As the British and French empires expanded, constructing new imperial dimensions through growing commerce and the relationships of industrialisation, the bases of Spanish power were being undermined. Nationalism, revolt, the pursuit of forms of decolonisation (often aided by Spain's rivals) became the prime characteristic of Central and South American politics. This book examines the study of natural history in the Spanish empire in the years 1750-1850, explaining how the Spanish authorities collected specimens for the Real Jardín Botanico and the Real Gabinete de Historia Natural. During this period, Spain made strenuous efforts to survey, inventory and exploit the natural productions of her overseas possessions, orchestrating a series of scientific expeditions and cultivating and displaying American fauna and flora in metropolitan gardens and museums. This book assesses the cultural significance of natural history, emphasising the figurative and utilitarian value with which eighteenth-century Spaniards invested natural objects, from globetrotting elephants to three-legged chickens. Attention is also paid to the ambiguous position of Creole (American-born Spanish) naturalists, who were simultaneously anxious to secure European recognition for their work, to celebrate the natural wealth of their homelands. It considers the role of precision instruments, physical suffering and moral probity in the construction of the naturalist's professional identity. The book assesses how indigenous people, women and Creoles measured up to these demanding criteria. Finally, it discusses how the creation, legitimisation and dissemination of scientific knowledge reflected broader questions of imperial power and national identity.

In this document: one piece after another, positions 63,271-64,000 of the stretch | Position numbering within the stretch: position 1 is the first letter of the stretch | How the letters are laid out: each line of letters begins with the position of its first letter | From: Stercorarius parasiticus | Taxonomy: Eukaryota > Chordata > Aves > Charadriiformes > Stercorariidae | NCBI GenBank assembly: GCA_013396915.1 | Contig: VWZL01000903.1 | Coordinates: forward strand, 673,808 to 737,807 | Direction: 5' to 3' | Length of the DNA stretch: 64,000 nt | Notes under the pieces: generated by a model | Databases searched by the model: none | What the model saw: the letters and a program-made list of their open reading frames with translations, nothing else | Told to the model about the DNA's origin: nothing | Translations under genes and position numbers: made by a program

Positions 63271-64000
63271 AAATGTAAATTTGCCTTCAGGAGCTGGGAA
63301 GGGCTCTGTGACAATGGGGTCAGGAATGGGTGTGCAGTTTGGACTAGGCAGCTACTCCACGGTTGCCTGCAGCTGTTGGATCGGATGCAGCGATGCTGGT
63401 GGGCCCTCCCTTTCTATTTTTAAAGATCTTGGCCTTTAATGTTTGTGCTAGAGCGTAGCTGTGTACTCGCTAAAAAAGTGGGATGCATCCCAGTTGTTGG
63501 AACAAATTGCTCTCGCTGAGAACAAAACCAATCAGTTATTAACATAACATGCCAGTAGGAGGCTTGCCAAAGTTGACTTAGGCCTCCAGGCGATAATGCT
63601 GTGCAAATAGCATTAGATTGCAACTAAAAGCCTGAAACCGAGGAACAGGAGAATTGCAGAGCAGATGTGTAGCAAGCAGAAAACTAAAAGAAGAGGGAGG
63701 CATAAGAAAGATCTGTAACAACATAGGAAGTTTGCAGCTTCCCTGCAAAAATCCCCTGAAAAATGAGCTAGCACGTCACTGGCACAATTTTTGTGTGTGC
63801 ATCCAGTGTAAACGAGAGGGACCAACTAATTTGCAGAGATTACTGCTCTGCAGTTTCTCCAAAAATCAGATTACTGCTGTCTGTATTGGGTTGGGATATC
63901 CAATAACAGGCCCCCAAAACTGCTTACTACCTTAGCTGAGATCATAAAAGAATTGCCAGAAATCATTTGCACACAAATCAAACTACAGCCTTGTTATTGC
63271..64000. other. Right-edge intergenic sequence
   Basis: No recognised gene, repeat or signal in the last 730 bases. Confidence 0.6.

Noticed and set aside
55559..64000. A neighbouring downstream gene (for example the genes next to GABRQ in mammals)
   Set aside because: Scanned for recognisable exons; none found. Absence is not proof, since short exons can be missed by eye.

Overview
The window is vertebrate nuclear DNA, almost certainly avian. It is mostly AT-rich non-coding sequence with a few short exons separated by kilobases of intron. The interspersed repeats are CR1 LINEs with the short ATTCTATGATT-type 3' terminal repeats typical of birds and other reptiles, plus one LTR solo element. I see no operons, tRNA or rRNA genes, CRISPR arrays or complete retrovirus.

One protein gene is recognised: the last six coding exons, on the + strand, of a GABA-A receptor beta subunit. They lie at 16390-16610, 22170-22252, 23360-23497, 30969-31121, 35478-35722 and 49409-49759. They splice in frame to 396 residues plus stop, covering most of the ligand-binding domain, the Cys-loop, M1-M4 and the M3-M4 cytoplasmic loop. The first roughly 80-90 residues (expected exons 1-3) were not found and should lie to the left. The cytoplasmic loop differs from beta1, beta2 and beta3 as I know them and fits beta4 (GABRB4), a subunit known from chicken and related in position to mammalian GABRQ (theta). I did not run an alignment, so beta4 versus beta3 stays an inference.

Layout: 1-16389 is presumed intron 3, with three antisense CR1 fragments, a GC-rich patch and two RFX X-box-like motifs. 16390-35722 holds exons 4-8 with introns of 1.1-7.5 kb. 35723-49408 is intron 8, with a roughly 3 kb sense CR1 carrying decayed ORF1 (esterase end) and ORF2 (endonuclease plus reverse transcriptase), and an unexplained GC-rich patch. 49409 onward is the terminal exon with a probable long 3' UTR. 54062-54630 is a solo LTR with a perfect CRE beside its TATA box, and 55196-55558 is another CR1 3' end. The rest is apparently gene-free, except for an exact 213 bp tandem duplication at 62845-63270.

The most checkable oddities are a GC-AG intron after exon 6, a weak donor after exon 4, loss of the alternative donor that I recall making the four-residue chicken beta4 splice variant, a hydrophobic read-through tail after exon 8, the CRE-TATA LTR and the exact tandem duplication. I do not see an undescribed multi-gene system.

the British and French
African colonies became independent, the pantheon of imperial heroes
that roam the streets of these oncehegemonic capitals remains
surprisingly varied. Many names linked to the now almost entirely
dismantled BritishandFrenchempires still inhabit the imaginary of
millions of people, from the Gallieni métro station to
Gordon Road (in the London borough of Southwark), from the
Imperial heroes embodied the symbolic implementation of the colonial project and performed a highly mythologized meeting between conquerors and conquered. They were a crucial element of the 'European encounter with Africa' that took place as part of the Scramble for Africa. The book explores systematically the multiple outlets through which heroes of the British and French empires were celebrated, how their reputations were made over several decades and who sustained them. It looks at the general socio-cultural and political trends prevalent in Britain and France, and considers micro-economic tendencies and technological developments in the cultural industry that the development of legends revolving around imperial heroes. The book allows the reader to grasp the variety of print and audiovisual media, genres and formats through which meanings were conveyed, allowing imperial heroes to reach a 'public presence'. Two major aspects invested imperial heroes with a role in society. First is the use of their image as political argument or their own political roles. The other is the values that they embodied through their own personal dedication above and beyond the call of duty. The book presents the micro-histories of the making of the legends surrounding the figures of Major Jean-Baptiste Marchand and the Sirdar Kitchener. It details how a war correspondent George Warrington Steevens, and a publisher, Blackwood and Sons, converted the fall of Khartoum to market 'With Kitchener to Khartoum' as patriotic writing.